The covenants by Co-op herein contained are subject, however, to discretionary power of the Directors to determine from time to time what services and what attendants shall be proper, and the manner of maintaining and operating the building, and also what existing services shall be increased, reduced, changed, modified, or terminated.

3. Giving the 'tenant' the right to inspect the 'landlord's' books of account by stating:

Co-op shall keep full and correct books of account at its principal office or at such other place as the Directors may from time to time determine, and the same shall be open during all reasonable hours to inspection by the owner-occupant or representative of the owner-occupant. Co-op shall deliver to owner-occupant within a reasonable time after the end of each fiscal year, an annual statement of income and expenses, certified by an independent certified accountant.

4. Promoting a cooperative venture by stating:

Owner-occupant shall always in good faith endeavor to observe and promote the cooperative purposes for the accomplishment of which Co-op is incorporated.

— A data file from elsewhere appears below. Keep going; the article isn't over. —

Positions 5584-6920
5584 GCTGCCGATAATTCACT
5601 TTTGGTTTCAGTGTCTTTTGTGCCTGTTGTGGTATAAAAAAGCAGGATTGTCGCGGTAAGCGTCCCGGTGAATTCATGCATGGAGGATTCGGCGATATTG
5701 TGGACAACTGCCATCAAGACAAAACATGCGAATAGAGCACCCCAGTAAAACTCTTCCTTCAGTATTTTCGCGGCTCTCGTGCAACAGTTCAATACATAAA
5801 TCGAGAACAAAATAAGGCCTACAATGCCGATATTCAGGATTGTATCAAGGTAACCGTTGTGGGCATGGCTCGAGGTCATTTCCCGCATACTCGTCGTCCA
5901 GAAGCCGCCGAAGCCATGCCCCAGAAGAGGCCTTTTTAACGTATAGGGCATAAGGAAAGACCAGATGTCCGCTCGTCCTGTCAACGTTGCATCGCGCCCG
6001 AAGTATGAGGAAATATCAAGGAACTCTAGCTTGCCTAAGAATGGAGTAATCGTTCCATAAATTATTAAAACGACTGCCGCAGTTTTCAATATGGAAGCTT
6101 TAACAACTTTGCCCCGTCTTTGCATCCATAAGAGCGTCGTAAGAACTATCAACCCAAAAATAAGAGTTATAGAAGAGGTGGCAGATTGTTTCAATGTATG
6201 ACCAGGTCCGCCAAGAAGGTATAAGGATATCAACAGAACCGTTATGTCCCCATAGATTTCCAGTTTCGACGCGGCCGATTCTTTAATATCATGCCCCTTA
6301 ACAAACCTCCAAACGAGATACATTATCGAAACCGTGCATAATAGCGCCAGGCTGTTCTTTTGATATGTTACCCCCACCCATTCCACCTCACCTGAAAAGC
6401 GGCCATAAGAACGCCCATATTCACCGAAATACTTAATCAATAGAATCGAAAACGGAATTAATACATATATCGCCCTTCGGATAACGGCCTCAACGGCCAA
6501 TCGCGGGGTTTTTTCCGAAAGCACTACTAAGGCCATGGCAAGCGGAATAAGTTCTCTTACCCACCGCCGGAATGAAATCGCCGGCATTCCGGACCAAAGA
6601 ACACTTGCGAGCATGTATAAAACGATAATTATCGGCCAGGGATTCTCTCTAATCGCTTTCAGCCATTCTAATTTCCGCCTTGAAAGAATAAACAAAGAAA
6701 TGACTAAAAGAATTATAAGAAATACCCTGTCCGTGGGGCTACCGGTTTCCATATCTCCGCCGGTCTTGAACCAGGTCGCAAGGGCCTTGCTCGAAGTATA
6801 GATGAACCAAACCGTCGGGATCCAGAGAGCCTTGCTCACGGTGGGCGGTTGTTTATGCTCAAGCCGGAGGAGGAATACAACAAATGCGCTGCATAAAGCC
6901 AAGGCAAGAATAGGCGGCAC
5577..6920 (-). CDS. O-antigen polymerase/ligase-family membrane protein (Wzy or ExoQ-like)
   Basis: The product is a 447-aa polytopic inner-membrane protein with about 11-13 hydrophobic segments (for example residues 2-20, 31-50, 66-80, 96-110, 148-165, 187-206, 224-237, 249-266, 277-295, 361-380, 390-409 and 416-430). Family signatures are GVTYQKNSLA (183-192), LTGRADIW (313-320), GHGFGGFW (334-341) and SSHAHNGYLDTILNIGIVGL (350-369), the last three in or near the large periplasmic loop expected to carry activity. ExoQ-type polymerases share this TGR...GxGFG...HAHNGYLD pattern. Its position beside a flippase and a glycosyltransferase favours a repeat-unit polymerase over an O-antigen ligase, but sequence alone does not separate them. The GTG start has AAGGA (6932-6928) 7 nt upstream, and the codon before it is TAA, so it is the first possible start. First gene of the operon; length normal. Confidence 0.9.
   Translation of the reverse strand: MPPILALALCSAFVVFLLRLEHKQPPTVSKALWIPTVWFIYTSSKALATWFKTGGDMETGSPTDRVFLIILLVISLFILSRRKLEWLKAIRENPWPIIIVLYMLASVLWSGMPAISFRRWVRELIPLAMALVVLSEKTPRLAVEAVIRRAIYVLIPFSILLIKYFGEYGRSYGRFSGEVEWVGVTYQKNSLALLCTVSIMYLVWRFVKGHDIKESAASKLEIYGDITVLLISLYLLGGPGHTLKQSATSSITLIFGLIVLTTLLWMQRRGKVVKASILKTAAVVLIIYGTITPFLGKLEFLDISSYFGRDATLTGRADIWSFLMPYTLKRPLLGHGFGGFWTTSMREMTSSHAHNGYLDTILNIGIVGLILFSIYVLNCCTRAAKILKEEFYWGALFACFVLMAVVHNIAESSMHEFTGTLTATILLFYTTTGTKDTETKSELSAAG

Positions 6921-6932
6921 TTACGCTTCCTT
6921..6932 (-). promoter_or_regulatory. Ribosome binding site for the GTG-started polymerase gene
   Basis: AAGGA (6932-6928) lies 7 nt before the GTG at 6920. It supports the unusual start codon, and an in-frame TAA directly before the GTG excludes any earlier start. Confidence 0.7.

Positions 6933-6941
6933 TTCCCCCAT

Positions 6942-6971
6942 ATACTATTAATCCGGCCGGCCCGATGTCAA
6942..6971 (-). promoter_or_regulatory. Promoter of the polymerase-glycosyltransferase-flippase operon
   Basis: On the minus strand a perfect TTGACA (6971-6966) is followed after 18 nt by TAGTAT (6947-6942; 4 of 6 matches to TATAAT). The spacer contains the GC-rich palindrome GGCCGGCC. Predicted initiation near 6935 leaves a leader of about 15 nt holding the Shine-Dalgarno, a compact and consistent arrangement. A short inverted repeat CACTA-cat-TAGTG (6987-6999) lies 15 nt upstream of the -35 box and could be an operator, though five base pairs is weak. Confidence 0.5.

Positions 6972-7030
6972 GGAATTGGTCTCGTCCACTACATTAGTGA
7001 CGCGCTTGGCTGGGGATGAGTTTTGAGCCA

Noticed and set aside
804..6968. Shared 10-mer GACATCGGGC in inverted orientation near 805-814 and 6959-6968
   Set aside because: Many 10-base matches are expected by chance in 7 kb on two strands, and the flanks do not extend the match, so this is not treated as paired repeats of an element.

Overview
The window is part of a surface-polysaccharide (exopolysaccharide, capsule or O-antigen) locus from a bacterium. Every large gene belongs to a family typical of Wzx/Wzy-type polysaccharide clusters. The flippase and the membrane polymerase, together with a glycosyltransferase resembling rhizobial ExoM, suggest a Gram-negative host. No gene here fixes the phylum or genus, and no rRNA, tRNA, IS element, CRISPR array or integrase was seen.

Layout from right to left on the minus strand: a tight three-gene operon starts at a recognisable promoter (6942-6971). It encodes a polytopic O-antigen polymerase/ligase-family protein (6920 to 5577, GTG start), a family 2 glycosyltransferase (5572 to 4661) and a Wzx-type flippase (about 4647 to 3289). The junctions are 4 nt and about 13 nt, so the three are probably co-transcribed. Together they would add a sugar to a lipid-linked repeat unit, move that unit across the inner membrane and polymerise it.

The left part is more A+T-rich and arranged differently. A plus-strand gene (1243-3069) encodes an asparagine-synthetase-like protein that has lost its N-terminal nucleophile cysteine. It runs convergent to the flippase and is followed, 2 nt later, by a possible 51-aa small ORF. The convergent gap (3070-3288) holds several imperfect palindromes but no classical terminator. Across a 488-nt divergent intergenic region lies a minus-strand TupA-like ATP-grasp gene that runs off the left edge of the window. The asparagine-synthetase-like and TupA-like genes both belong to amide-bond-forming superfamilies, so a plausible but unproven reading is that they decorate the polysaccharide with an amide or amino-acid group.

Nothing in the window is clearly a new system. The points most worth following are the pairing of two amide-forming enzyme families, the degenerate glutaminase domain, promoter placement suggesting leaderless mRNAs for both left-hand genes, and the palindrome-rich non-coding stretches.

5. Limiting liability of the 'landlord' to provide needed services by stating:

Co-op shall not be liable, for any reason, for any failure or insufficiency of heat, or of air conditioning (where air conditioning is supplied or air conditioning equipment maintained by Co-op), water supply, electric current, gas, heat or hot water, or other service to be supplied by Co-op hereunder, or for interference with light, air, view, or other interest of owner-occupant.

6. Granting the 'landlord' the unilateral right to terminate the agreement by stating:

If, upon, or at any time after, Co-op shall give to owner-occupant a notice stating that the term hereof will expire on a date at least five days hereafter, the term of this agreement shall expire on the date so fixed in such notice, as fully and completely as if it were the date herein definitely fixed for the expiration of the term. The right, title, and interest of owner-occupant hereunder shall thereupon wholly cease and expire, and owner-occupant shall thereupon quit and surrender the apartment to the Co-op. It is the intention herein to create a conditional limitation. Co-op shall then have the right to re-enter the apartment and remove all persons and personal property therefrom

[201 NJSuper Page 178]

by any suitable action or proceeding at law or in equity, or by force or otherwise, and to repossess the apartment in its former state, as if this agreement had not been made, and no liability whatsoever shall attach to Co-op by any reason of the exercise of the right of re-entry, repossession, and removal herein granted and reserved.

Among other reasons for giving a notice of termination are:

If owner-occupant shall be in default in the performance of any covenant or provision hereof, including but not limited to the covenant to pay maintenance.